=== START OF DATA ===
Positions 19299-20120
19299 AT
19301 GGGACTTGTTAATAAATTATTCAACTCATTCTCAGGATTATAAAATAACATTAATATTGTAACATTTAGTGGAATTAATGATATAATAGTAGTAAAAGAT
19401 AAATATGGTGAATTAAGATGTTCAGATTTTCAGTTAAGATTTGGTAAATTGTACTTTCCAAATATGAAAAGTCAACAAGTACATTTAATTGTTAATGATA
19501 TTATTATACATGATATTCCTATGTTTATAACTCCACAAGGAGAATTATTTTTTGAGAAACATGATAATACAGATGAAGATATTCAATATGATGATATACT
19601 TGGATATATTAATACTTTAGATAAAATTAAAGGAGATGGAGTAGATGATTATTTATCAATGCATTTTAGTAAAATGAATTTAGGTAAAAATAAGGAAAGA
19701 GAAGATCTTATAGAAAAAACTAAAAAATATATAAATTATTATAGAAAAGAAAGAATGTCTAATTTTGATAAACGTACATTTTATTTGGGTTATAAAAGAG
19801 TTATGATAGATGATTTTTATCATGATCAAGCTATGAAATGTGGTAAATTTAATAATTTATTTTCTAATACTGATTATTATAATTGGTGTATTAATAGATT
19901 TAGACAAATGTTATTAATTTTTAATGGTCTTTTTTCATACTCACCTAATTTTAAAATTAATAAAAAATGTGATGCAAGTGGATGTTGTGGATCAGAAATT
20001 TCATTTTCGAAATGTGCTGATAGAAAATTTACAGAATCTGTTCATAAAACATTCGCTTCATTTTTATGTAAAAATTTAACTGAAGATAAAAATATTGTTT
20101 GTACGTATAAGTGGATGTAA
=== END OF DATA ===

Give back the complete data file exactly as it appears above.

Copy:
Positions 19299-20120
19299 AT
19301 GGGACTTGTTAATAAATTATTCAACTCATTCTCAGGATTATAAAATAACATTAATATTGTAACATTTAGTGGAATTAATGATATAATAGTAGTAAAAGAT
19401 AAATATGGTGAATTAAGATGTTCAGATTTTCAGTTAAGATTTGGTAAATTGTACTTTCCAAATATGAAAAGTCAACAAGTACATTTAATTGTTAATGATA
19501 TTATTATACATGATATTCCTATGTTTATAACTCCACAAGGAGAATTATTTTTTGAGAAACATGATAATACAGATGAAGATATTCAATATGATGATATACT
19601 TGGATATATTAATACTTTAGATAAAATTAAAGGAGATGGAGTAGATGATTATTTATCAATGCATTTTAGTAAAATGAATTTAGGTAAAAATAAGGAAAGA
19701 GAAGATCTTATAGAAAAAACTAAAAAATATATAAATTATTATAGAAAAGAAAGAATGTCTAATTTTGATAAACGTACATTTTATTTGGGTTATAAAAGAG
19801 TTATGATAGATGATTTTTATCATGATCAAGCTATGAAATGTGGTAAATTTAATAATTTATTTTCTAATACTGATTATTATAATTGGTGTATTAATAGATT
19901 TAGACAAATGTTATTAATTTTTAATGGTCTTTTTTCATACTCACCTAATTTTAAAATTAATAAAAAATGTGATGCAAGTGGATGTTGTGGATCAGAAATT
20001 TCATTTTCGAAATGTGCTGATAGAAAATTTACAGAATCTGTTCATAAAACATTCGCTTCATTTTTATGTAAAAATTTAACTGAAGATAAAAATATTGTTT
20101 GTACGTATAAGTGGATGTAA